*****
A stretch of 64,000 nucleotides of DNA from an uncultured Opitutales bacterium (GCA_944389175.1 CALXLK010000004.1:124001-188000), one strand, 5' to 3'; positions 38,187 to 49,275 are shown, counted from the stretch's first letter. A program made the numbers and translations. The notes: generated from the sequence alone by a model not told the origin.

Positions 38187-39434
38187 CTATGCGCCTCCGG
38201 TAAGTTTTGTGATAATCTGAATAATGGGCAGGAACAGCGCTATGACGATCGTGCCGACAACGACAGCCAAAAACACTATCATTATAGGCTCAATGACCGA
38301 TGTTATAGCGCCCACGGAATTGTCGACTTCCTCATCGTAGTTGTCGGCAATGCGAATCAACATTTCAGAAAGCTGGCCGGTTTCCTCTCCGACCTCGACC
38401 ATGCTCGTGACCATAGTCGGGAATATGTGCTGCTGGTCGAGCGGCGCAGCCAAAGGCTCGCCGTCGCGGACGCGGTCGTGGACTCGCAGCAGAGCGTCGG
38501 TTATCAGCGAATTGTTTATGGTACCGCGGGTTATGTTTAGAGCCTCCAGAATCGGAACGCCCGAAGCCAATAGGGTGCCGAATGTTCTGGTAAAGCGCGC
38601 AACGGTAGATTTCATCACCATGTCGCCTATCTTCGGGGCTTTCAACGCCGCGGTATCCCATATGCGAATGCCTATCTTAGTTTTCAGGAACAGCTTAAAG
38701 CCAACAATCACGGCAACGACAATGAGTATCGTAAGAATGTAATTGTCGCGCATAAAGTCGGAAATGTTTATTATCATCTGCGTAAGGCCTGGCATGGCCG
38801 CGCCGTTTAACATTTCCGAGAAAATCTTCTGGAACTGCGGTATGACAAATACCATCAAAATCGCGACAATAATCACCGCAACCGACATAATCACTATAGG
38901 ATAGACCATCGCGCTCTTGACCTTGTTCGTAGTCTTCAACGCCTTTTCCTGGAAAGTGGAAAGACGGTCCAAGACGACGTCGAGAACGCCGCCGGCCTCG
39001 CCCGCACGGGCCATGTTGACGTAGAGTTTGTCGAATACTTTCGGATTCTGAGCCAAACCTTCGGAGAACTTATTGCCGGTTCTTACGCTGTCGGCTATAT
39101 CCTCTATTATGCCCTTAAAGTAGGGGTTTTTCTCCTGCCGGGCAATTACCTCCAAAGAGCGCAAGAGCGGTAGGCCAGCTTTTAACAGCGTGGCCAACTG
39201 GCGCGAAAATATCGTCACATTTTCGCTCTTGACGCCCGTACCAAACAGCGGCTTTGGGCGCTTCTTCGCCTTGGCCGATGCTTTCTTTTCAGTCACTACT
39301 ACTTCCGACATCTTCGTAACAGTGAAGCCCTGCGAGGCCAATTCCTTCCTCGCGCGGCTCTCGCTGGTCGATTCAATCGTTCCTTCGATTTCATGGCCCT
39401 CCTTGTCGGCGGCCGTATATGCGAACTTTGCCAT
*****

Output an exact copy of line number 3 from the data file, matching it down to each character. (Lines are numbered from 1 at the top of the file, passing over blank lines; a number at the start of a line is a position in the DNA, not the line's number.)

38187 CTATGCGCCTCCGG